Persons with disabilities who live in North Carolina and cannot work may be eligible for Social Security Disability (SSDI) or Supplemental Security Income (SSI). SSDI and SSI are federal programs that provide benefits to people who meet the Social Security Administration's (SSA's) definition of disabled. Even though these programs are federal, who makes the disability determination and how much a person can receive in SSI payments differs from state to state. North Carolina does not provide short-term disability benefits.
There are three different ways you may be able to apply for benefits, regardless of where you live: by phone (800-772-1213), in person at your local Social Security office (www.socialsecurity.gov/locator), or online, for SSDI only (www.ssa.gov/pgm/disability.htm).
After Social Security decides you meet the basic eligibility requirements (income level or amount of work credits), your application is sent to North Carolina's Disability Determination Services (DDS) agency. DDS, administered by the Department of Health and Human Services, is responsible for making the initial decisions about whether you are disabled. Here is the contact information:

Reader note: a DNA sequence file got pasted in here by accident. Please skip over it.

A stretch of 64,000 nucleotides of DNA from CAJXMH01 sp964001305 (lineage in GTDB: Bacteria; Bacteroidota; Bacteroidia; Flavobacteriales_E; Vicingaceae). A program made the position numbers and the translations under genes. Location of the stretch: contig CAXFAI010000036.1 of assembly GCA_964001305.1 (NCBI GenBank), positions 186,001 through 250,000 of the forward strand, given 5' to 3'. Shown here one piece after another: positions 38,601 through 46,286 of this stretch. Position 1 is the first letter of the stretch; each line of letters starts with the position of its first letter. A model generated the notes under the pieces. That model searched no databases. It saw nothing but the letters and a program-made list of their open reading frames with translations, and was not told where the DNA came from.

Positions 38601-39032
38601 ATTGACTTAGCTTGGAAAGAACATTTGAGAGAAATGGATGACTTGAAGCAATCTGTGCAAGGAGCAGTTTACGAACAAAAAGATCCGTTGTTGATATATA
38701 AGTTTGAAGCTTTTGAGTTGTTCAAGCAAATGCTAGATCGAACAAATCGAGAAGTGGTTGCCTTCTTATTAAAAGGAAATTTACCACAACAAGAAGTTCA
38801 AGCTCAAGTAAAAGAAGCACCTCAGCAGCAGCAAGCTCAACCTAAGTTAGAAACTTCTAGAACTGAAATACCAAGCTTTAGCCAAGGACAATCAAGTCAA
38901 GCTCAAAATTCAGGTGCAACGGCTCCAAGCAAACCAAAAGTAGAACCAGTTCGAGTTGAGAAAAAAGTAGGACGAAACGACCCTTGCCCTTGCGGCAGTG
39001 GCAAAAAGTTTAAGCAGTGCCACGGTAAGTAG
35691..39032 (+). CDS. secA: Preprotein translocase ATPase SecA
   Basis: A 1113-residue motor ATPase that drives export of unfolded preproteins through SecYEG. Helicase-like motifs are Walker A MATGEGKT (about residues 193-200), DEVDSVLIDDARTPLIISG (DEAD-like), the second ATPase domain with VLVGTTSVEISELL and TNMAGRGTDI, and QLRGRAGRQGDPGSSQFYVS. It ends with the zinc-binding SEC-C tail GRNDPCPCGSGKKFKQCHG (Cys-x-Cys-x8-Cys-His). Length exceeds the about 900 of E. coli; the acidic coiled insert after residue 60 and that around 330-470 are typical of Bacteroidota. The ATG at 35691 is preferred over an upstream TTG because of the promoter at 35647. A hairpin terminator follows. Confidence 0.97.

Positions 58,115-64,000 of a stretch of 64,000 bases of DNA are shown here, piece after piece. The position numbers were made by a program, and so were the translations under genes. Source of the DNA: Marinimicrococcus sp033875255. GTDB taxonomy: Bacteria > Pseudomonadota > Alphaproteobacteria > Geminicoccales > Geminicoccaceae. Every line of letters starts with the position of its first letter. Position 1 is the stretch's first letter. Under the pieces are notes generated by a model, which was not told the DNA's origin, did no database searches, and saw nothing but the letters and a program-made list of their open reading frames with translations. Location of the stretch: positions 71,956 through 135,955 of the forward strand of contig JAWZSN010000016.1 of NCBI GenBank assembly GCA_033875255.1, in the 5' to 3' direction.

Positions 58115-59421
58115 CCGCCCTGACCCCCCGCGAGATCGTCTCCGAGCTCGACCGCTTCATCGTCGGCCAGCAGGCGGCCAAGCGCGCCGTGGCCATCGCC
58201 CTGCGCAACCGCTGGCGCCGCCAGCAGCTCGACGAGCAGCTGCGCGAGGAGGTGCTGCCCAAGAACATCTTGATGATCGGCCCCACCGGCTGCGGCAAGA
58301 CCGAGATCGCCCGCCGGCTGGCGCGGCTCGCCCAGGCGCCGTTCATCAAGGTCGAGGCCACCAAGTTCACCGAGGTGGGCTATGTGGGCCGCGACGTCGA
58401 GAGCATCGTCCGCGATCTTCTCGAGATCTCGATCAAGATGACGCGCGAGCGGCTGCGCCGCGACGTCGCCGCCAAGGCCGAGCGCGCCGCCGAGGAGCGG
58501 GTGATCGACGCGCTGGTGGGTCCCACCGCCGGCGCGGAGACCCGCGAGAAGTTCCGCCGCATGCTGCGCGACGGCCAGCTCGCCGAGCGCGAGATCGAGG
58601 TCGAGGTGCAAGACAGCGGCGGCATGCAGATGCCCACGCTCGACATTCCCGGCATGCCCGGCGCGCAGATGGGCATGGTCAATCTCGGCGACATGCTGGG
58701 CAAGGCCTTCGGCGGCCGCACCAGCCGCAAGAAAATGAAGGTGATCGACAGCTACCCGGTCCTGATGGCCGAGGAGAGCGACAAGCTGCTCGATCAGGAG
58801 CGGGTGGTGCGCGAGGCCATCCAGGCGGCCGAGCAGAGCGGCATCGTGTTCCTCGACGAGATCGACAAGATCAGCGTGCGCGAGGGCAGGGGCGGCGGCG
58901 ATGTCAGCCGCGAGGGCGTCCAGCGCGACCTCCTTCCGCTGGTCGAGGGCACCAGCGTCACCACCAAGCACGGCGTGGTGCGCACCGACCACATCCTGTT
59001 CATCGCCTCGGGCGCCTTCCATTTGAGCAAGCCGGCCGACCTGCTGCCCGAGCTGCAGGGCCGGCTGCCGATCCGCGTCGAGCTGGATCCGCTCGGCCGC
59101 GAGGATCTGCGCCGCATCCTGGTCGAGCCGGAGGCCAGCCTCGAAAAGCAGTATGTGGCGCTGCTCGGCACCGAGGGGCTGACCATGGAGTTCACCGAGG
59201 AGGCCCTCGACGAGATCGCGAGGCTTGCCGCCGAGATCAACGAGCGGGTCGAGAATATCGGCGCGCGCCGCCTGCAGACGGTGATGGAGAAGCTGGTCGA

North Carolina Disability Determination Services
P.O. Box 243
Raleigh, NC 27602
Phone: 919-212-3222, 800-804-5509
For more information, visit the DDS website.
North Carolina also pays a supplement to SSI recipients who live in adult care homes, family care homes, or group homes. it's called State-County Special Assistance. (An adult care home is one in which the management provides around the clock and unscheduled care to at least two residents.) If you receive basic care at an adult care home, you can get up to $1,228 per month from the state supplement and SSI combined ($1,182 goes to the facility). If you are in a special care unit for Alzheimer's at an adult care home, you can get up to $1,561 per month from the state supplement and SSI combined ($1,515 goes to the facility).
The state supplement payment is made under the State/County Special Assistance program. For more information, visit the North Carolina Department of Health and Human Services, Division of Aging and Adult Services website.
In North Carolina, if you are approved for SSI, you are automatically eligible for Medicaid. Your eligibility for Medicaid will begin the first day of the month you became eligible for SSI benefits and will continue as long as you remain eligible for SSI.
If you decide to get help for your disability case, you can find an experienced disability attorney in your area by visiting our disability attorney directory.